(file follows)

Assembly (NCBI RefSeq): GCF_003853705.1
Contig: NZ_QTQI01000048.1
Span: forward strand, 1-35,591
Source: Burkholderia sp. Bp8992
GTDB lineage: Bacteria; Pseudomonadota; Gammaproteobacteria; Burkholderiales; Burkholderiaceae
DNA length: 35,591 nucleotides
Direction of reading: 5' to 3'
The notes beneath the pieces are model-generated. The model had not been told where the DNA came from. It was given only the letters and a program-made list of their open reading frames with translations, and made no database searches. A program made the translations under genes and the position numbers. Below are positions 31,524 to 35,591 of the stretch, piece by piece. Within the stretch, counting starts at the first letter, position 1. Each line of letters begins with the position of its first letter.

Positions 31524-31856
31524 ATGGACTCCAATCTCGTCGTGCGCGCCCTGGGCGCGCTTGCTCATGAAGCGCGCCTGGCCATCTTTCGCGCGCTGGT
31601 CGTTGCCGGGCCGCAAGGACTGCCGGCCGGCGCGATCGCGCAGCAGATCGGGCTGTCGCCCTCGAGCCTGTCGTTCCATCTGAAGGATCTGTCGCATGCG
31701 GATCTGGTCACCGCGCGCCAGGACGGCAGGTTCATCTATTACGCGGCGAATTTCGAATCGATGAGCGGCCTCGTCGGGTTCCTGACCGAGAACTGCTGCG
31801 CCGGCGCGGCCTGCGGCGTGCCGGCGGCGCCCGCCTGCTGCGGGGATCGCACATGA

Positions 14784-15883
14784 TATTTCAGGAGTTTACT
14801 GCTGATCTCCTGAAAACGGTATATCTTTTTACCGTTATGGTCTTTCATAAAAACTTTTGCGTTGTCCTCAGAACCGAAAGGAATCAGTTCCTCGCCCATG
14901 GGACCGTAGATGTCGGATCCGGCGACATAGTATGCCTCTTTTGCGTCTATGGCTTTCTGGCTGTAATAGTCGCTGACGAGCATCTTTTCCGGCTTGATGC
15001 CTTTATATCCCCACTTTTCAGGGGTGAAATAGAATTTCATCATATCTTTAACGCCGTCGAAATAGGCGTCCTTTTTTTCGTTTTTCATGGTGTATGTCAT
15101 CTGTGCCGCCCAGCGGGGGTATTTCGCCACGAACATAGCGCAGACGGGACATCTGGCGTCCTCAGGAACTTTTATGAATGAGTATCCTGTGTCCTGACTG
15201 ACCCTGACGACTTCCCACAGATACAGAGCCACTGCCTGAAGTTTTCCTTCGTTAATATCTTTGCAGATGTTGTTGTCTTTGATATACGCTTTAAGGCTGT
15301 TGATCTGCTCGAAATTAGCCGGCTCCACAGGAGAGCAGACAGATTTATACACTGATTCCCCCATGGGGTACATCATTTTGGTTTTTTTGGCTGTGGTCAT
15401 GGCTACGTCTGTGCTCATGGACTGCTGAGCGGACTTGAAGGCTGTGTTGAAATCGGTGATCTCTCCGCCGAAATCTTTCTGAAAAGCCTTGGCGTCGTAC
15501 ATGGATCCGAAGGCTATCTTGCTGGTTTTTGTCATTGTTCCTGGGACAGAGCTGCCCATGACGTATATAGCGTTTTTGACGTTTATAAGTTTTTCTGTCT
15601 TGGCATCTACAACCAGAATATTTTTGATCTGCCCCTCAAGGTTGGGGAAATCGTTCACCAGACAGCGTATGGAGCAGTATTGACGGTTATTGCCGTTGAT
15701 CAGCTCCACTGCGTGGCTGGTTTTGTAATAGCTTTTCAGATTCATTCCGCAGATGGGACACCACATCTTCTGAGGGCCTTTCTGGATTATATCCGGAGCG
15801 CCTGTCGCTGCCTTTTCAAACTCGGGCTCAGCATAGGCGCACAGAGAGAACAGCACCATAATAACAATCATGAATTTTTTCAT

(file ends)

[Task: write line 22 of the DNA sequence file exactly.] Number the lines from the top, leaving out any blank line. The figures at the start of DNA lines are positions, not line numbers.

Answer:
15401 GGCTACGTCTGTGCTCATGGACTGCTGAGCGGACTTGAAGGCTGTGTTGAAATCGGTGATCTCTCCGCCGAAATCTTTCTGAAAAGCCTTGGCGTCGTAC